Dolphins restructure social system after reduction of commercial fisheries

Ina Ansmann, Guido Parra, Barbara Chilvers, Janet Lanyon

    Research output: Contribution to journalArticlepeer-review

    89 Citations (Scopus)


    Although human activities are known to affect the social behaviour of group-living animals, the resilience of animals' social structure to disturbance is poorly understood. In the 1990s, bottlenose dolphins, Tursiops aduncus, in Moreton Bay, Australia, formed two distinct social communities ('trawler' and 'nontrawler dolphins') based on foraging interactions (or lack thereof) with commercial prawn trawlers. Members of the two communities almost never associated, despite overlapping home ranges. Since then, changes to fisheries legislation have substantially reduced trawling in Moreton Bay. We used association analyses and social network metrics to compare patterns of sociality among bottlenose dolphins across two periods: 1997-1999 (during trawling) and 2008-2010 (post trawling). Over this decade, their social network became less differentiated and more compact (average geodesic distance between individuals decreased), with significantly more and stronger associations between individuals (mean and maximum half-weight indices increased). The previously described partitioning into two communities has disappeared, with former 'trawler' and 'nontrawler dolphins' now dispersed over the entire social network and associating with each other. This restructuring suggests that although fisheries can influence the social behaviour of bottlenose dolphins, their social structure represents a complex adaptive system that is resilient to disturbance.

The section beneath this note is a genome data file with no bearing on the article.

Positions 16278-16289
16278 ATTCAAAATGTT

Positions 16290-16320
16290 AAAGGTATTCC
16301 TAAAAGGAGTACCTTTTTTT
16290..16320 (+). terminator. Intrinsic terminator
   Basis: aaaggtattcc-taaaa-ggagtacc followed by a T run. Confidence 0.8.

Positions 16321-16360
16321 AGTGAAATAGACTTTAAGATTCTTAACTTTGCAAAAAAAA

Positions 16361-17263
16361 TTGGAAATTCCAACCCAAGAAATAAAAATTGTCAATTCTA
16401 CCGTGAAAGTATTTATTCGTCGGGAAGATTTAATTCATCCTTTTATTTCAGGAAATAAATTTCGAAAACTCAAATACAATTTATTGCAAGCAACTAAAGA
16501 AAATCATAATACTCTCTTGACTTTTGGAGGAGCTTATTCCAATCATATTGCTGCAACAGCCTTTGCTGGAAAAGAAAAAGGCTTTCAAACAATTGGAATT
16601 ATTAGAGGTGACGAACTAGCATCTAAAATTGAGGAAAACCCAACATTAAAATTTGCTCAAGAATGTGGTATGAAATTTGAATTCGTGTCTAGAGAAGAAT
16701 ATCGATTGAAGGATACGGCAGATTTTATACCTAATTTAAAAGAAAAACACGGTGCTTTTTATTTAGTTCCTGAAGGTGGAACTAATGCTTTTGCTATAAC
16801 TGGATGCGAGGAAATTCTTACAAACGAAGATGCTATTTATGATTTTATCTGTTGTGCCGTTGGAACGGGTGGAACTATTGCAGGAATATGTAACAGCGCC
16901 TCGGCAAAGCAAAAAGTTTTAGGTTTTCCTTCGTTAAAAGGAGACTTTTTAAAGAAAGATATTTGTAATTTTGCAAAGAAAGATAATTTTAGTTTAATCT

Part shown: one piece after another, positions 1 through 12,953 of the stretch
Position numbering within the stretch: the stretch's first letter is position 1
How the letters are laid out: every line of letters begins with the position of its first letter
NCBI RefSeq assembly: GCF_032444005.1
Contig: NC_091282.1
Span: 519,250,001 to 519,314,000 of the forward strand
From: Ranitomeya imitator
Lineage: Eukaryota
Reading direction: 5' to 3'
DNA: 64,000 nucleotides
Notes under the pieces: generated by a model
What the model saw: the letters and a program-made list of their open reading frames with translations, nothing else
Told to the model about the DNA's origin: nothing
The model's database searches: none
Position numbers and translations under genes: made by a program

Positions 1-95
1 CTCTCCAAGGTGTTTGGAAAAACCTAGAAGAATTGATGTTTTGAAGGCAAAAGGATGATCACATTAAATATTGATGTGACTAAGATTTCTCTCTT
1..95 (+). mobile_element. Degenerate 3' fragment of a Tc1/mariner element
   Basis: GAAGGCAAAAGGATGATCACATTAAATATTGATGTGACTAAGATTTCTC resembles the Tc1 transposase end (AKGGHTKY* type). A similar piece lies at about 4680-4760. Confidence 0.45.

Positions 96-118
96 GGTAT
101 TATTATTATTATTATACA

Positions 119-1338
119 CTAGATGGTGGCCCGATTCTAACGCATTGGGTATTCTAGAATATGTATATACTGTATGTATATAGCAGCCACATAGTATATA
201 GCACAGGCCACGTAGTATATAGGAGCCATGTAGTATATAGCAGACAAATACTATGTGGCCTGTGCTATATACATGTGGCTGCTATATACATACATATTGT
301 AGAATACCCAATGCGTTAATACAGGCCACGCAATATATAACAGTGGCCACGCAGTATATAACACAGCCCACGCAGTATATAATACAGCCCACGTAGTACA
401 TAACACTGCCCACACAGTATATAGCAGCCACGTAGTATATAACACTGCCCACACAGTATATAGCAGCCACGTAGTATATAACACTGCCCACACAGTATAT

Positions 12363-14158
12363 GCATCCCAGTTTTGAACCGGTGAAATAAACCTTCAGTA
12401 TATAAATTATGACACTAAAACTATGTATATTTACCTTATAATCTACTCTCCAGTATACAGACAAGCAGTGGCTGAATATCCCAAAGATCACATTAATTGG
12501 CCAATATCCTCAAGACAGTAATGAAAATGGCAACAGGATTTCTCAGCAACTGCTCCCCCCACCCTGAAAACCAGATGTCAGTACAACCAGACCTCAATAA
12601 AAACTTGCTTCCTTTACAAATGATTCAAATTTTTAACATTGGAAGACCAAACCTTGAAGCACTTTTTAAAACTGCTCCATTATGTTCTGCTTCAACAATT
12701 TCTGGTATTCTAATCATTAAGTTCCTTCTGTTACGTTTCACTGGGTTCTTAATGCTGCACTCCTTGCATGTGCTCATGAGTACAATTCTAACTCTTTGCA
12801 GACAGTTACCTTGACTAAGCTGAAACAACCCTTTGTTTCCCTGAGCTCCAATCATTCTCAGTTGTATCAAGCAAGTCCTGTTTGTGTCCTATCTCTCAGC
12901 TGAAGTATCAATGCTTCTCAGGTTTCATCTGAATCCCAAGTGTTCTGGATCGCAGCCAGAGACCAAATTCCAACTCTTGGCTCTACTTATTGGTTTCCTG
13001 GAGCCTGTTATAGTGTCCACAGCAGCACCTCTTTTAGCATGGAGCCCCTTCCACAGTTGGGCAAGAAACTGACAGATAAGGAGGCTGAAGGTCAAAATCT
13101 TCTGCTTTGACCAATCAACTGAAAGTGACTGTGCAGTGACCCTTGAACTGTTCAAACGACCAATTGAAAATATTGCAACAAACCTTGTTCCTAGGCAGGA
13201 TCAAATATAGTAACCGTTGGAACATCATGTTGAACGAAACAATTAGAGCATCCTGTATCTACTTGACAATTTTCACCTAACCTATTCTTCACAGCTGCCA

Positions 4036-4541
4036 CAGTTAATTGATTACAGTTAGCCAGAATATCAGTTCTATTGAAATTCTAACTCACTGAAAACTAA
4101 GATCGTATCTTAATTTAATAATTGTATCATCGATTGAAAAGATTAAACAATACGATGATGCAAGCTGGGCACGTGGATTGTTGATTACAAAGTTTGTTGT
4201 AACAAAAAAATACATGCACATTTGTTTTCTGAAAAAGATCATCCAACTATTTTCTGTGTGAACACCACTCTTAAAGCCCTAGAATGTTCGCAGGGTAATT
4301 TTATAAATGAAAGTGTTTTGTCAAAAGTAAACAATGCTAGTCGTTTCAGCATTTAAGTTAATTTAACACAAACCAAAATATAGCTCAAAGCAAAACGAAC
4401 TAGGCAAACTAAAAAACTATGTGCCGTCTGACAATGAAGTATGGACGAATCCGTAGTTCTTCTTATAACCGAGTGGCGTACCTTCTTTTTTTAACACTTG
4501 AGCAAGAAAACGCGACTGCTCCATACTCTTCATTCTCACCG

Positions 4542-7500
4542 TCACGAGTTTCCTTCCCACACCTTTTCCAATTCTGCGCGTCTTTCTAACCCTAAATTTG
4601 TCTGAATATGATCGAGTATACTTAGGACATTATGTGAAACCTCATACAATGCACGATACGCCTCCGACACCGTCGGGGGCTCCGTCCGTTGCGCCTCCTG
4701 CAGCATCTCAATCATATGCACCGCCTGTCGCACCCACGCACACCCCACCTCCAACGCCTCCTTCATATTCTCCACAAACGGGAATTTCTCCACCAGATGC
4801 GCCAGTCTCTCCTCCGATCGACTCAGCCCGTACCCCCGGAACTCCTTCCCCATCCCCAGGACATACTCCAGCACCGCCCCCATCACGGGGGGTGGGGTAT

Original languageEnglish
    Pages (from-to)575-581
    Number of pages7
    JournalAnimal Behaviour
    Issue number3
    Publication statusPublished - Sept 2012


    • Bottlenose dolphin
    • Disturbance
    • Fisheries
    • Resilience
    • Social network
    • Social structure
    • Tursiops aduncus


    Dive into the research topics of 'Dolphins restructure social system after reduction of commercial fisheries'. Together they form a unique fingerprint.

    Cite this